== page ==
Climbing, climbing, climbing, climbing, to the tippy-toppiest of the tall roof he goes. But say! What's this? Just then, a police car comes around a bend and comes to rest in front of his house. The door opens and an officer of the law steps out, a consistently employed Stephen King device by whom ominous plot development is often conveyed with said salty character emerging from an automobile, sticking up a finger, and noting, "A-yuh. Storm's a comin', Ah reckon." But this copper is all about getting to business: "Hey, Dave." Dave? Oh. Shirty over there. That's Dave. "You want to come down off-a there?" Dave stumbles backwards off of a ladder, recovering himself undramatically. See, this is the problem with this show, right here. We already know that so-called Dave's head and the cold ground are about to get acquainted. We know he's going to end up in the hospital. We know he'll be room buddies with The Artist Formerly Known As Non-Plegic. So just get there already and kill the clunky exposition, like in the first episode where the wife was all, "Whatever you do, don't run in the road and set off a twelve-episode miniseries about your convalescing in a haaaaaaaaaaunted hospital, because that would be predictable!" The copper wants to ask about an accident on Route Seven, and Dave says he knows nothing about the accident and that he's just doing some drunk, naked home improvement. Which would vastly improve any number of home-refurbishment reality shows, if not improving whatever it is we're watching happen right now. The police officer notes the patches, which DrunkDave offers are not patches but "tattoos" ("I got it for you, so now do you want me?"). Then he falls again, because it's not foreshadowing unless it's done four times, I guess. Officer Entirely Too Patient again requests that Dave join him on the non-fall-y portion of the planet known as "its entire cumulative surface area outside of that roof," turning conversation back to the shattered windshield of the nearby van. Dave self-defends: "I ain't seen that artist all day!" Eep. "Villains," I shrieked, "dissemble no more! I admit the deed! Tear up the planks! Here, here! It is the beating of his hideous Fountains of Wayne song!" Dave throws himself back against the wall and then, seeing no other way out, throws himself in slo-mo off the roof. A close-up of the dog finds it voicing over, "Way to go, slick. Who's gonna feed me now?" And you know the old expression: every time a dog talks, a formerly great horror writer's lost his mind.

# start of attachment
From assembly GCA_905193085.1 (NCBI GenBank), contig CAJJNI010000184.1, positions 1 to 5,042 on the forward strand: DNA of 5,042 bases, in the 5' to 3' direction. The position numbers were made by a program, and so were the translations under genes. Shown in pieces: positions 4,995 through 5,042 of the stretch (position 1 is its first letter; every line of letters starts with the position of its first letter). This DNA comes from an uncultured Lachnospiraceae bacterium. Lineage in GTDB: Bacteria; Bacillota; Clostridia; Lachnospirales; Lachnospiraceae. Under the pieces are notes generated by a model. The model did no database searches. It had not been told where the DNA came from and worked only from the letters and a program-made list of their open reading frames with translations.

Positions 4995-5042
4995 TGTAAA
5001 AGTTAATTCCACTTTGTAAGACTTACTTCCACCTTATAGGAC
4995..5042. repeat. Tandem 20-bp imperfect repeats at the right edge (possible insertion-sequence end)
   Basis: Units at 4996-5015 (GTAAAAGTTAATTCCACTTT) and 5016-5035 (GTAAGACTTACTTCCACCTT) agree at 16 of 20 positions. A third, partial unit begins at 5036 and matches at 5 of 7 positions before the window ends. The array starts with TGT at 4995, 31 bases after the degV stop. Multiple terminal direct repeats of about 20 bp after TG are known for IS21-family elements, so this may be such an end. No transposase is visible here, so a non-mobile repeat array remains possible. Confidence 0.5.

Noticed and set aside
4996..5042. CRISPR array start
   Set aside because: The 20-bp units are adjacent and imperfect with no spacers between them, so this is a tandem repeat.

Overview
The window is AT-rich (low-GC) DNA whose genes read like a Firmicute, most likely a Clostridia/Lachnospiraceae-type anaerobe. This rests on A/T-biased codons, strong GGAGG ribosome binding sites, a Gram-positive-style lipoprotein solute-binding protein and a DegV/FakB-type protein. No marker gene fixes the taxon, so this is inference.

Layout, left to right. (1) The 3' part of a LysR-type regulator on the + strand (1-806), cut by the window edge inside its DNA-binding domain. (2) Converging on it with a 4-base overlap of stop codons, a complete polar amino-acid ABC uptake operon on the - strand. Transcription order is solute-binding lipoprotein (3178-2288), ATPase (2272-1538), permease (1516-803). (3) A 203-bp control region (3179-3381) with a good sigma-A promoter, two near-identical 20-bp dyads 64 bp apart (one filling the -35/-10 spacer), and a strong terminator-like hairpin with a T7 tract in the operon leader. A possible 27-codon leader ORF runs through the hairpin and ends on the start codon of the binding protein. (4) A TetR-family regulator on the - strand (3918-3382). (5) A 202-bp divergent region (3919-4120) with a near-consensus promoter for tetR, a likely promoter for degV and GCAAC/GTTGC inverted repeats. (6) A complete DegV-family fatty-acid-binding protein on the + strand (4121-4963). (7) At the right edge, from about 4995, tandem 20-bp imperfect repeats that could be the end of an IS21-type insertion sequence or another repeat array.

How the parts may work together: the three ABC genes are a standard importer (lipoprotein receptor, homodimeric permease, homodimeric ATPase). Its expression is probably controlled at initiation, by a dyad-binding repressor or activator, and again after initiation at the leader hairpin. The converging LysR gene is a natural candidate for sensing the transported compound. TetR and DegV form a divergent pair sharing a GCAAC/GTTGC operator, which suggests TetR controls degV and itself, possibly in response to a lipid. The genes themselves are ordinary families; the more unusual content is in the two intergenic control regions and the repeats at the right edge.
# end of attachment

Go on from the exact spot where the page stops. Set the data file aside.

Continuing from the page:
Back at the haaaaaaaaaaaaunted hooooooooooooooospital where little dead girls dwell in elevator shafts and catheter tubes spontaneously turn into the tails of witches, we rejoin the comedy team of Stegman and James, already in progress. Steg angrily insists there by consequences for Hook's insubordination, but Hook won't be hearing any of it because his ear canals are stuffed with ghosts! Because of the haunted, um, thing. But instead of offering linear explanations for his protection of Hook (because that would be so passé and, like, the way people talk, and who wants that?), Dr. James walks around his desk and sits next to Stegman, holding up a button showing a cartoon doctor with a sun rising behind him and emblazoned with the words "Operation Morning Air." I totally want that button. Begley (calling him "Dr. James" with a straight face was starting to give me carpal tunnel, and Begley's always playing some version of himself, so…) asks Steg if he likes said button, and Stegman -- he's so surly! -- deadpans, "No." Begley responds as if kicked a long time ago on the soft part of his head, "Good. Good." Stegman tries in vain (haunted veins!) to return to a more strict line of "and then you talk, and then I talk, and that's how you make a conversation!" conversation with the decreasingly responsive Begley, as he argues that Mrs. Druse has been admitted to the hospital fourteen times in the last two years. Fourteen. Like, as in the age of consent in one or more of the Dakotas. Fourteen! He's very passionate about it. Begley tosses off an airy, "It must be terrible to be so ill." You know what else is a very good song? "Hackensack." Depressing as hell, but the words were written for me and me alone. If you can make it through the lines "Sometimes I wonder where you are, probably in L.A. / That seems to be where everybody else ends up these days" without quietly informing your empty car, "Yeah, don't I know it," you probably don't know anyone who's moved to L.A.